Do Men Who Do the Dishes Lead a Happier Life?
A study of men across seven countries found that those who shouldered a bigger share of domestic responsibilities had a better sense of wellbeing and enjoyed a better work-life balance.
But experts suggested that, while this may be partly because they felt less guilty, the main reason could be that they had simply learnt the secret of a quiet life.
Sociologists used data from the regular European Social Survey which compares the lifestyles of people across Sweden, Norway, Denmark, the Netherlands, Germany, France and Britain.
All of the participants are asked standard questions used to measure their happiness or wellbeing such as whether they feel “fulfilled” in life and whether they wake up feeling refreshed.
They were also asked a series of questions designed to measure their levels of “work-life conflict”.
The answers from men and women were then compared with separate questions dealing with how much time they spent on tasks like cooking, washing, shopping or DIY.
The researchers expected to find that where men shouldered more of the burden, women’s happiness levels were higher.
In fact they found that it was the men who were happier while their wives and girlfriends appeared to be largely unmoved.
Those men who did more housework generally reported less work-life conflict and were scored slightly higher for wellbeing overall.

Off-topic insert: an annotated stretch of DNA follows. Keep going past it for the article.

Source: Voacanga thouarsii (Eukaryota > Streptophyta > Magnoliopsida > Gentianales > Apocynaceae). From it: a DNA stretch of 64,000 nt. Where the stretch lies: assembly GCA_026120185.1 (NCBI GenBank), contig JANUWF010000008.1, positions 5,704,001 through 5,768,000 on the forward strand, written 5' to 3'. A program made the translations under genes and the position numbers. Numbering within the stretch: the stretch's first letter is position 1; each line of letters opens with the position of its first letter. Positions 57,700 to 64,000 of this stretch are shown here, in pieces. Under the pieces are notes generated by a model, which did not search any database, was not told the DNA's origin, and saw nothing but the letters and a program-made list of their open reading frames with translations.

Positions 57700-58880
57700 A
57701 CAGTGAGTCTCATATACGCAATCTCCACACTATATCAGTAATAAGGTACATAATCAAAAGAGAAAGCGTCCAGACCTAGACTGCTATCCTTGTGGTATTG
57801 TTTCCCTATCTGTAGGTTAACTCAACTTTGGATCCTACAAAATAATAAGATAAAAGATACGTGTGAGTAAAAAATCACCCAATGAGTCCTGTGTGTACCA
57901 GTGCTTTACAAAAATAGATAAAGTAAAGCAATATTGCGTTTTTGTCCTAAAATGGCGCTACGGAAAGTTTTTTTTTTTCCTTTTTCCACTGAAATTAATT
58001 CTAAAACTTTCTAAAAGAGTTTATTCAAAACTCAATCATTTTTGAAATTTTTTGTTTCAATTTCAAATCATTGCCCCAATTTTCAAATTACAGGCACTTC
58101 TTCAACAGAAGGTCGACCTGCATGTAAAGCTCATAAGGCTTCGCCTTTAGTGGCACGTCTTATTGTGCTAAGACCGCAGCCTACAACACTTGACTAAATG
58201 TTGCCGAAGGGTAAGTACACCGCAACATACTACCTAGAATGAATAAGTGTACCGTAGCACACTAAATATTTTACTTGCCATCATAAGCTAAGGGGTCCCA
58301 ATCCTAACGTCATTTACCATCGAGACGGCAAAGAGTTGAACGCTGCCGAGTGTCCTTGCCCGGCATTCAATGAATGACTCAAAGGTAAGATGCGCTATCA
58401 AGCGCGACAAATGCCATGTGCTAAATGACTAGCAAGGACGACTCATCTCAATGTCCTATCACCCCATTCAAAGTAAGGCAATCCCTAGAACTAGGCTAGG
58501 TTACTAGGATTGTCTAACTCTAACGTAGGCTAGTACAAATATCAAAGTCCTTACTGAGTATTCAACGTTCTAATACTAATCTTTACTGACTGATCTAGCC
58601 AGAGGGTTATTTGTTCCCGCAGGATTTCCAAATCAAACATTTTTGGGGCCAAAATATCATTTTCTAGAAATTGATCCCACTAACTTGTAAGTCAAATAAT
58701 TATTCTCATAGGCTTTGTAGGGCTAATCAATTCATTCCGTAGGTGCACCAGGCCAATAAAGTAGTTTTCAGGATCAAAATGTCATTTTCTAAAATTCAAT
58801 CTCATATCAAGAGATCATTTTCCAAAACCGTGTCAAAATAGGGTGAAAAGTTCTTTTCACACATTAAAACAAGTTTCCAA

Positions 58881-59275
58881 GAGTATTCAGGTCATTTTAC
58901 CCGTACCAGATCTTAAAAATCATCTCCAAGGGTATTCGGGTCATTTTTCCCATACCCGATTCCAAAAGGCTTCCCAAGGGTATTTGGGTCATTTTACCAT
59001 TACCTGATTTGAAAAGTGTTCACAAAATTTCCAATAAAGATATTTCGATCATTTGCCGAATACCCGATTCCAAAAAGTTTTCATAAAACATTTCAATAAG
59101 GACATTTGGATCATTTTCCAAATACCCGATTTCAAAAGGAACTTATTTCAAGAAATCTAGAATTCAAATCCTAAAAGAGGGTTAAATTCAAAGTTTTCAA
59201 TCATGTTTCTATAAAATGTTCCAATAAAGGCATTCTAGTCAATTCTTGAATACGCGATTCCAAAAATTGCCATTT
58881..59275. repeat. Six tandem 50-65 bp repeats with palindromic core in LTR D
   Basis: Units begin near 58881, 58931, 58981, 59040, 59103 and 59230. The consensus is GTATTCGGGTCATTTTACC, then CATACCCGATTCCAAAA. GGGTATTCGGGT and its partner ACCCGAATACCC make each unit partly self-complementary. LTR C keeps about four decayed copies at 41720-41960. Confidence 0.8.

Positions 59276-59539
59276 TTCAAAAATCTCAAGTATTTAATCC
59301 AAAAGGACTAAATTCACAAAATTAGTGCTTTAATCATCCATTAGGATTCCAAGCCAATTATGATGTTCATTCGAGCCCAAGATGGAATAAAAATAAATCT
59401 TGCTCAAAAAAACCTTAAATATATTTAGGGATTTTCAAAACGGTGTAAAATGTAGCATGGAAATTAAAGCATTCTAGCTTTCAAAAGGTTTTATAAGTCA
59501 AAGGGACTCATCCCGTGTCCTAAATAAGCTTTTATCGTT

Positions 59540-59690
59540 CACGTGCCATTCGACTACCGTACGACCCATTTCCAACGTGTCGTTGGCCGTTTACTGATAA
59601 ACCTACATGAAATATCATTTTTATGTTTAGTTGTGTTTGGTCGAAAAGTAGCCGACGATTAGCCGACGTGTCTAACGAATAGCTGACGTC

Prof Jacqueline Scott, professor of empirical sociology at Cambridge, co-author of a book on gender roles in which the study is included, said this may be because more men support gender equality than in the past.
But she added that it may also be that women nowadays are more likely to be vocal in making their feelings about lazy husbands known.
“Times are changing,” she said.
“As a more equitable philosophy becomes the ideal, if you are experiencing something which doesn’t live up to that to are more ready to express dissatisfaction – and certainly that is what is perceived by men.
“They are picking up on more family conflict.”
She added: “There were really good reasons from the literature for thinking that it would be women who really benefited if the men did more but that is not what we found and that is what is interesting.
“I think that really is because by and large women have taken it for granted that they would have to do a double shift.
“It is not that their wellbeing rises if he is doing more on this measure.”